Generating ideas, connections, and action

Using networks to connect and leverage resources for community benefit

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The nonprofit sector has been hard hit by the economic recession. Fewer resources are available to meet more and more pressing needs. Some states and communities are coming together to find ways to more efficiently and effectively use the available resources for community benefit. One example is the Nonprofit Sector Viability Collaboration in Maine. The Collaboration is composed of funders, capacity-building organizations and consultants who have come together to find more efficient and effective ways to strengthen the viability of the nonprofit sector in Maine.

Several factors have contributed to the Collaboration’s success.

The group took the time build personal relationships and created a set of guiding principles to support their collaboration. The guiding principles provided a useful touchstone for the group that enabled them to address challenges and conflicts that came up along the way, and make steady progress towards their goal.

A second factor was the accountability the group had to each other and the process. One of the group members stepped forward to coordinate the network. Her role was critical for ensuring that the Collaboration stayed on track, that people were kept regularly informed, and that the guiding principles were adhered to.

A third factor was the clarity of purpose the group had around developing a product. Having a product to produce focused people’s energies, and gave everyone an opportunity to define a role for themselves to help make the product a success.

The Collaboration created the Nonprofit Viability Program in 2009 and has since offered it to 61 organizations. The cost is considerably less than working with organizations one-on-one, and more accessible to organizations with fewer resources for capacity-building.

The program has six important elements.

  • Organizational teams
  • A self-assessment
  • A peer cohort
  • A viability session
  • Post-session consultation
  • An evaluation

Teams of EDs and Board members attend the program together. They are responsible for engaging staff and board in an assessment of the organization’s programmatic and financial viability. The self-assessment provides a structured process for taking a closer look at the finances and programs of the organization, and the organization’s mission. The opportunity for honest discussion between board and staff about the organization’s viability was one of the biggest benefits of having a team structure.

Peer cohorts were selected to attend a 1 1/2 day Viability Session together. The cohorts were constructed differently. Some were geographically based, some were grantees of a particular foundation, some were in the same field (like the arts or long-term care), and some were open enrollment. During the Session organizations were paired with each other and had an opportunity to share ideas, problem solve, and work with consultants. The Viability Session was a deep dive to make sense of the assessment and develop action plans that could be implemented within their organizations.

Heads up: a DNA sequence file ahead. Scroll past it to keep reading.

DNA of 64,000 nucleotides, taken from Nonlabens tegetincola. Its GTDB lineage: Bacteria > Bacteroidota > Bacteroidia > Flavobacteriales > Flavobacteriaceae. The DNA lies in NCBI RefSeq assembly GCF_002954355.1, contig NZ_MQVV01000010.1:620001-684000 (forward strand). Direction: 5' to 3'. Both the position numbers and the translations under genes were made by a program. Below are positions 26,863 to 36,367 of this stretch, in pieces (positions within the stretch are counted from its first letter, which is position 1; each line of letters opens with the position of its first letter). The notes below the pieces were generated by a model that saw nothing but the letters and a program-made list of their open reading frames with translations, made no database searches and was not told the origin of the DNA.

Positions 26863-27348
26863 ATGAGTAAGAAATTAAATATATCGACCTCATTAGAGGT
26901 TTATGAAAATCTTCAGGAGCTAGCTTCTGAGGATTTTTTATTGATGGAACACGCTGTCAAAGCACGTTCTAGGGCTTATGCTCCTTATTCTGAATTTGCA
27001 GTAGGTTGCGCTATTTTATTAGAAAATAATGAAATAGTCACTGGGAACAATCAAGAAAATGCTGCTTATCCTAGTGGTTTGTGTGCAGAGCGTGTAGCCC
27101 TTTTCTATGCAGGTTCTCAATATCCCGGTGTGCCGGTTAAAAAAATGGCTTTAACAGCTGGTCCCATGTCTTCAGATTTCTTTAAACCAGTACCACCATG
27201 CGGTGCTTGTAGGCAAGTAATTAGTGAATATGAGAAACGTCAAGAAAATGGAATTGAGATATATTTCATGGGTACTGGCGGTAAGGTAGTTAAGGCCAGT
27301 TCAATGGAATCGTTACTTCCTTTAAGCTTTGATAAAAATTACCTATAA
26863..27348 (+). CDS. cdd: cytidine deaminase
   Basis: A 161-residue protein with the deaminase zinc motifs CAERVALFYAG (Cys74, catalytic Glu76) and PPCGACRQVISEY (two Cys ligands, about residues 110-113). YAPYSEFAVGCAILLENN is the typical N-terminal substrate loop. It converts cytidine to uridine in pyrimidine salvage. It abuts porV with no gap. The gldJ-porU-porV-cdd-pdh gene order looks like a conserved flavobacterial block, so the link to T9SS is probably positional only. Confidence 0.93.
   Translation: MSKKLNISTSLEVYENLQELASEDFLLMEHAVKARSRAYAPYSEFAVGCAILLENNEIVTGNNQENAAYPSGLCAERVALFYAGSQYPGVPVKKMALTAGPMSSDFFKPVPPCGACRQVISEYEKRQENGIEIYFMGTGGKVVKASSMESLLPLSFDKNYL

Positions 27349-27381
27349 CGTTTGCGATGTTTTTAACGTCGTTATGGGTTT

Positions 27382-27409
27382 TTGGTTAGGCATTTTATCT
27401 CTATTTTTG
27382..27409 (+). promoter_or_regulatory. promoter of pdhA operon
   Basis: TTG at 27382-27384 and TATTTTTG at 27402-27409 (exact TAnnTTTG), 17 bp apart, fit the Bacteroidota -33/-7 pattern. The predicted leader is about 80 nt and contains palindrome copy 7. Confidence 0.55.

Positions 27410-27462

Six hours of consultation were made available to each organization at the end of the Session. Outside consultants focused the attention of organizations on making the needed changes and provided resources and coaching that enabled that change to happen. Not every organization had the capacity to use the post-session consultation services but those that did found it highly valuable.

The Collaboration evaluated the Program after two years and found that it was a valuable program that was worth sustaining for Maine’s nonprofit sector. The Maine Association of Nonprofits will house the Program going forward. The Collaboration is continuing to meet to decide what other opportunities for supporting the sector’s viability they might create together.

We learned a lot from this evaluation about what it takes for networks to effectively connect and leverage their resources for community benefit, and how the Viability program contributed to significant organizational changes that have improved long-term viability.

We would like to hear what you have learned about how to collaborate for community benefit. Have you been involved in a collaboration network to improve the use of resources in the nonprofit sector? Have you tried to create a network among funders and capacity-builders to align your efforts for greater scale and impact? What have you learned that you think is valuable advice to share with others? We welcome your contributions to this blog. Please contact Claire Reinelt if you are interested in telling your story of nonprofit collaboration and community benefit.